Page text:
Three days on from the shock announcement from Stephen Hendry that he is to hang up his cue in professional competition with immediate effect, here are my reflections on the seven-times world champion and of the impact that he had on the sport for me as a fan…
Writing this blog for coming up to four years now, I have always believed it important to be as impartial as possible, not only because you never know who might be reading it, but also for the integrity of the site. It is particularly frustrating to turn on the television on for a football match for example, and find that one of the commentators is a former player of one of the teams and so obviously wants that team to win!
I have always wanted fans of all players, of all styles and of all eras to be able to visit the site and keep up to speed with all of the latest snooker news, results and everything else, without a particularly feeling of bias towards any player and have tried to do this as best as I can.
Like anyone however, I am only human and as such I have my favourite players, in all sports, and snooker is no different.
For me, my favourite snooker player was Stephen Hendry. Growing up in the 1990’s, he was the player who dominated the sport, who never seemed to miss, who had an aura around the table and who established himself as for me, the sport’s greatest ever player.
Two things in particular struck me, the first was his bravery. Who can remember that do or die brown against Jimmy White back in the 1992 Crucible final when trailing 14-9 in the last frame of the session? Or that blue with the rest against Steve Davis, in the UK final a couple of years earlier? The sheer courage and clarity of thinking when under the most extreme pressure was something that cannot ever be taught.
The second was his almost single-minded pursuit of perfection. I remember the likes of Jimmy White, Ronnie O’Sullivan and Mark Williams who would make 70 and then try to entertain the crowd with exhibition shots once the frame was won, but Hendry was different in that he always wanted to clear the table and to make the century break. While the others were more fun to watch and more popular with the spectators, there was something about Hendry’s approach that I identified with.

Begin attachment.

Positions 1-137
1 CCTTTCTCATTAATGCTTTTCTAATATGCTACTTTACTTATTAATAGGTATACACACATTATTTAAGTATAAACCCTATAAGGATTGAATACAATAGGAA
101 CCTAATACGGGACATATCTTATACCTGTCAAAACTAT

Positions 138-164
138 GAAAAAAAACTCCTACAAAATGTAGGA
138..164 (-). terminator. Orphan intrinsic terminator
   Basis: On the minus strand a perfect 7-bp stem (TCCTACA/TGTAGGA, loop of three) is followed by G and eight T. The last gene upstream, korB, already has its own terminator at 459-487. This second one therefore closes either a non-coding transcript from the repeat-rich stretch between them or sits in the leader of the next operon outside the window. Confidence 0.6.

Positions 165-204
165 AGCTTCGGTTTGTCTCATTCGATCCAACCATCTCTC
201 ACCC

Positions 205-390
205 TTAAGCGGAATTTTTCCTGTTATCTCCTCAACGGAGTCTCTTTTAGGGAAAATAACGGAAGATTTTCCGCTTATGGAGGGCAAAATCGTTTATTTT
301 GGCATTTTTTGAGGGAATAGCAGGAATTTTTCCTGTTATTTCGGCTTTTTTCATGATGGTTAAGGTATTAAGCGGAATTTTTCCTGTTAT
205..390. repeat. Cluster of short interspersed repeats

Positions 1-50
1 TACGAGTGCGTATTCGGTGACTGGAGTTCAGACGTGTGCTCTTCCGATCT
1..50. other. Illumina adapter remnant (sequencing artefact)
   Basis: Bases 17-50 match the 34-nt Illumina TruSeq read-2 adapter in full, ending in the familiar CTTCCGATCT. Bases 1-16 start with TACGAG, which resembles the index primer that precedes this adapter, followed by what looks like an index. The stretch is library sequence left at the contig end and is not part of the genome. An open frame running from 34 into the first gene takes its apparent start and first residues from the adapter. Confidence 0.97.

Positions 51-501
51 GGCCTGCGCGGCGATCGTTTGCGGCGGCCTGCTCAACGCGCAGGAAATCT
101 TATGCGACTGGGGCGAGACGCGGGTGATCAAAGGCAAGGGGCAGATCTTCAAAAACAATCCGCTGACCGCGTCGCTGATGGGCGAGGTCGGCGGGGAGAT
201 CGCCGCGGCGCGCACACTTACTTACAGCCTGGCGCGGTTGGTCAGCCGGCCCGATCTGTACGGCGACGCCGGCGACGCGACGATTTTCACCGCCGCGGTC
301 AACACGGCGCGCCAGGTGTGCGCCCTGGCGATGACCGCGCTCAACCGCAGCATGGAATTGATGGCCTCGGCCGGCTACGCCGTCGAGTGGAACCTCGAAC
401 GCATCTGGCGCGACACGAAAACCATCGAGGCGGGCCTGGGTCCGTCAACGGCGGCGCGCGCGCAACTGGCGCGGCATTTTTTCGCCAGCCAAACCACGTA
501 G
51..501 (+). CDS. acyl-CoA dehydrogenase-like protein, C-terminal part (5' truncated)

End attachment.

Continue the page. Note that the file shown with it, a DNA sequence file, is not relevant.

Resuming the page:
Even during his final matches this week against Stuart Bingham and John Higgins, he was bitterly disappointed whenever he missed out on a century break and that is something that I love to see.
Since his announcement on Tuesday evening that he is to retire from tournament snooker with immediate effect, you will have no doubt read plenty of articles detailing his various statistics, the career prize money, the century breaks, the 36 ranking event titles and so on. And rightly so for his list of achievements is one unlikely ever to be matched by another player given the standard in the game right now.
For me however, as someone who started attending snooker events relatively recently in 2005, my most personal memories are perhaps not of his greatest victories, but instead of his recent struggles to stay in the top 16 and to win matches at the Crucible as the end of his career approached.
The most obvious is perhaps his agonising defeat to Nigel Bond at the 2006 World Championship as he lost out on a re-spotted black in the decider, the only Crucible match ever to have been decided in this manner.
Two years later however, there was to be something of a role reversal as drawn against the dangerous Mark Allen in the opening round of the World Championship, having already lost to him earlier in the season at the UK Championship in Telford. Trailing 6-3 after the opening session, this looked like becoming 7-3 as he needed two snookers on what I think was the blue, Hendry, not the first player you would back when in need of snookers, managed to get both and in the process, turn the match on his head, eventually winning 10-9.
This would be followed with a win against China’s Ding Junhui, in the process ending Ding’s hopes of superseding him as the game’s youngest ever world champion, before then defeating Ryan Day to reach the one-table set-up for what would be the final time. Once there however, he found himself on the wrong end of a 17-6 hiding at the hands of eventual champion Ronnie O’Sullivan, despite actually starting the match well with an opening frame break of 140.
His best form however would probably come the year after as having edged through against Mark Williams in the opening round, he then produced what was for me probably his best performance at the Crucible in six or seven years to defeat Ding again in the second round. For that match Hendry once more looked like his old self, over a long distance against a top class opponent himself playing at a high level and reminding us all of the player that he once was on a consistent basis.
Perhaps inspired by the form that he had demonstrated, he continued in a similar vein during his quarter-final clash with Shaun Murphy, peaking when he produced what commentator Clive Everton would describe a ‘marvellous moment’, a brilliant maximum break towards the end of the opening session, his second at the Crucible and first in all competitions since 2001.